Merion Capital LP and Merion Capital II LP v. BMC Software, Inc. concerns an appraisal proceeding under Section 262 of the Delaware General Corporation Law in which the Chancery Court found that the deal price generated by the market through a thorough and vigorous sales process was the best indication of fair value.
On September 13, 2013, the petitioners, Merion Capital LP and Merion Capital II LP (together, “Merion”), filed a Verified Petition for Appraisal of Stock pursuant to 8 Del. C. § 262 (the “Appraisal Statute”) against respondent, BMC Software, Inc. (“BMC”). The action stemmed from a merger pursuant to which BMC’s stockholders were cashed out at a price of $46.25 per share (the “Merger”). Merion (who the court noted are “arbitrageurs who bought, not into an ongoing concern, but instead into this lawsuit”) owned 7,629,100 shares of BMC common stock. The Court presided over a four day trial in this matter, at which Merion presented expert testimony claiming that the stock was undervalued and BMC presented expert testimony claiming that the Merger price actually exceeded fair value.
The Court began the analysis by noting that section (h) of the Appraisal Statute requires the Court to determine the fair value of the shares “exclusive of any element of value arising from the accomplishment or expectation of the merger or consolidation. . .” and that in determining fair value, the Court must take into account “all relevant factors.” Both Merion and BMC hired experts who proffered testimony on the fair value of BMC common stock using a discounted cash flow methodology (“DCF”). The Court continued its analysis by reviewing the assumptions underlying each expert’s DCF valuation. The Court then made its own assumptions, performed its own DCF valuation and arrived at a DCF valuation of $48.00 per share. Thereafter, the Court considered “other relevant factors” in determining fair value.
Because neither expert presented a valuation based on a comparable sales methodology, the Court turned to consideration of the Merger price, noting that “where the sales process is thorough, effective, and free from any spectre of self-interest or disloyalty, the deal price is a relevant measure of fair value.” Merion presented three arguments to challenge the effectiveness of BMC’s sale process. Merion first argued that BMC was pressured into a rushed and ineffective sale by a large stockholder. In dismissing the argument, the Court noted that BMC conducted two separate auctions, engaged multiple bidders and utilized its go-shop period. Merion’s second argument was that BMC’s financial advisors leaked confidential information which allowed the buyer to minimize its offer price. The Court dismissed the argument by noting that the buyer increased its bid twice after its initial submission despite the fact that it was the sole remaining bidder at that time. Lastly, Merion argued that BMC had entered into a “secret handshake agreement” with the buyer that BMC would not pursue any other potential bidders after receiving the buyer’s final offer of $46.25 per share. Again, the Court dismissed the argument by noting that there were no other bidders by that time and that no additional bids came in during the go-shop period.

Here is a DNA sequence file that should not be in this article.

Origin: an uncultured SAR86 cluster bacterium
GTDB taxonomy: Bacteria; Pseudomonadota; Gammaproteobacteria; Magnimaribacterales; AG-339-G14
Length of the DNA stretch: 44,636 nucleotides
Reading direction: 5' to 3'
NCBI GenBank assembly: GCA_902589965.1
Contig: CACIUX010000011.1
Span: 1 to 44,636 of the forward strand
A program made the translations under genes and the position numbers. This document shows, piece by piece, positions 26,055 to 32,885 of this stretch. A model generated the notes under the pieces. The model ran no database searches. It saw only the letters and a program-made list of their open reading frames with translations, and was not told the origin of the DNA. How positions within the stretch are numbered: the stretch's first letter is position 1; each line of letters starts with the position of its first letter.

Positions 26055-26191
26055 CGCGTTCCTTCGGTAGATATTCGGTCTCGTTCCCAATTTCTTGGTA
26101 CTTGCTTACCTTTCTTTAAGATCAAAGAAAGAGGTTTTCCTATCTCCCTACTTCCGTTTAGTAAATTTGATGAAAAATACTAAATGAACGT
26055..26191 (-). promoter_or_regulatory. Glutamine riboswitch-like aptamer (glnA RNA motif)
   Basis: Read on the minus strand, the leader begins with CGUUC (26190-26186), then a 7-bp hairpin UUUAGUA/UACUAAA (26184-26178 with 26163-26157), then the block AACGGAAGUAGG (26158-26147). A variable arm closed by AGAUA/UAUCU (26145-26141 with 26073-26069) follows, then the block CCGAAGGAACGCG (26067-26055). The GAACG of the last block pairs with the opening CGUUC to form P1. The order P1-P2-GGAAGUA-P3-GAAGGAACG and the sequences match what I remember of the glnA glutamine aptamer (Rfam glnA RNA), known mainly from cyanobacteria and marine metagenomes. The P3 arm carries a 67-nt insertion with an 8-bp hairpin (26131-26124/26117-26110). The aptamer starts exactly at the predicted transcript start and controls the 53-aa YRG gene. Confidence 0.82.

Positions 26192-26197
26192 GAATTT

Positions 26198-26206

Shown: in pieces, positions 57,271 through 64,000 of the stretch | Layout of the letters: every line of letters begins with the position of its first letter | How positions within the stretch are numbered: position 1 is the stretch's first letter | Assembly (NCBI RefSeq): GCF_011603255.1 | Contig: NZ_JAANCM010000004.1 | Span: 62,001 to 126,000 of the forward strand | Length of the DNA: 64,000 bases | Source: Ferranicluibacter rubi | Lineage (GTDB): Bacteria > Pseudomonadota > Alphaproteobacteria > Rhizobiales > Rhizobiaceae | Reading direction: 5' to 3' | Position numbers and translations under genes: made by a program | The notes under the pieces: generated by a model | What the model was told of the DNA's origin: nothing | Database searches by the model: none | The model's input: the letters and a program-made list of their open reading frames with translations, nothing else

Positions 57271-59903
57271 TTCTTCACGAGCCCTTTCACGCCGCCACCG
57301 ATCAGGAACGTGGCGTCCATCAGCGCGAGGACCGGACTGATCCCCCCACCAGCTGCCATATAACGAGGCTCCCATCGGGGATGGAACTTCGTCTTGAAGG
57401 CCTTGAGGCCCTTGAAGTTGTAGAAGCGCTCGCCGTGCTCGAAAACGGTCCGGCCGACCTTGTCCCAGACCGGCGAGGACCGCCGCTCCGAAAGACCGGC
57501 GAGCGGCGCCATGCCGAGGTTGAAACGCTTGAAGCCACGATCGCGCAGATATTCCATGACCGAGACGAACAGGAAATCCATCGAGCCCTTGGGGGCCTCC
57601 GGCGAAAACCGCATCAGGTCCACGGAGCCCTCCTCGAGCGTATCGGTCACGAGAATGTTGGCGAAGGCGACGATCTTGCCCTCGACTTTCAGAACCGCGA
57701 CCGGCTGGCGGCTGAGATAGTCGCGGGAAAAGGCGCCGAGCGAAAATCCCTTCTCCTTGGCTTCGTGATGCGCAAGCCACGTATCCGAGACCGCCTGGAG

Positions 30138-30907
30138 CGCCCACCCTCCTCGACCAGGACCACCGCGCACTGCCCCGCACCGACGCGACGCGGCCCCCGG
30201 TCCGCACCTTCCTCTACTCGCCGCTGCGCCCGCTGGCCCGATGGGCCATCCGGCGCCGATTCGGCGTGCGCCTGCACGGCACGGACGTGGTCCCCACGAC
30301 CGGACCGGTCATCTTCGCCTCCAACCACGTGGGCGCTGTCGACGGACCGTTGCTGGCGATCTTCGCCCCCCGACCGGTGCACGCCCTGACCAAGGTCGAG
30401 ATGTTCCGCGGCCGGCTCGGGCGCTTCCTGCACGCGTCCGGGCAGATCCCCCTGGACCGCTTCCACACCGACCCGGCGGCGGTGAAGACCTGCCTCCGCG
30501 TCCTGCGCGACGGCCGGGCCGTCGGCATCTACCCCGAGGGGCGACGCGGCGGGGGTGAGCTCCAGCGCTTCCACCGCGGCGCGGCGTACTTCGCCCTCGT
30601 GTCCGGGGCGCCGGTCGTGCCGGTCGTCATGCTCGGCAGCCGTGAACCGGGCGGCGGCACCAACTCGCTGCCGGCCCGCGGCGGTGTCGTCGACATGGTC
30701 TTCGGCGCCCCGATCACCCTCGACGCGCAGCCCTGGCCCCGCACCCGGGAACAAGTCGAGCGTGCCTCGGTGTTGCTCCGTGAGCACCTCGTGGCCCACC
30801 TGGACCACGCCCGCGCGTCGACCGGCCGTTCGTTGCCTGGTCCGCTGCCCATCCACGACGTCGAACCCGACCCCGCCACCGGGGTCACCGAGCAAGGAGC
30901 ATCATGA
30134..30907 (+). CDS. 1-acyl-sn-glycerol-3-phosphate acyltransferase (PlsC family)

The Court also addressed whether the Merger price was higher than fair value as a result of synergies realized from the deal. The Court performed a two-step analysis to determine if any synergies were realized from the deal and, if so, whether the synergies were included as part of the Merger price. Here, the Court determined that there was no evidence on the record of any such synergies.
The Court concluded that the Merger price of $46.25 per share is the most persuasive indication of fair value in this instance, noting uncertainties in the DCF analysis and “wildly-divergent DCF valuation of the experts.”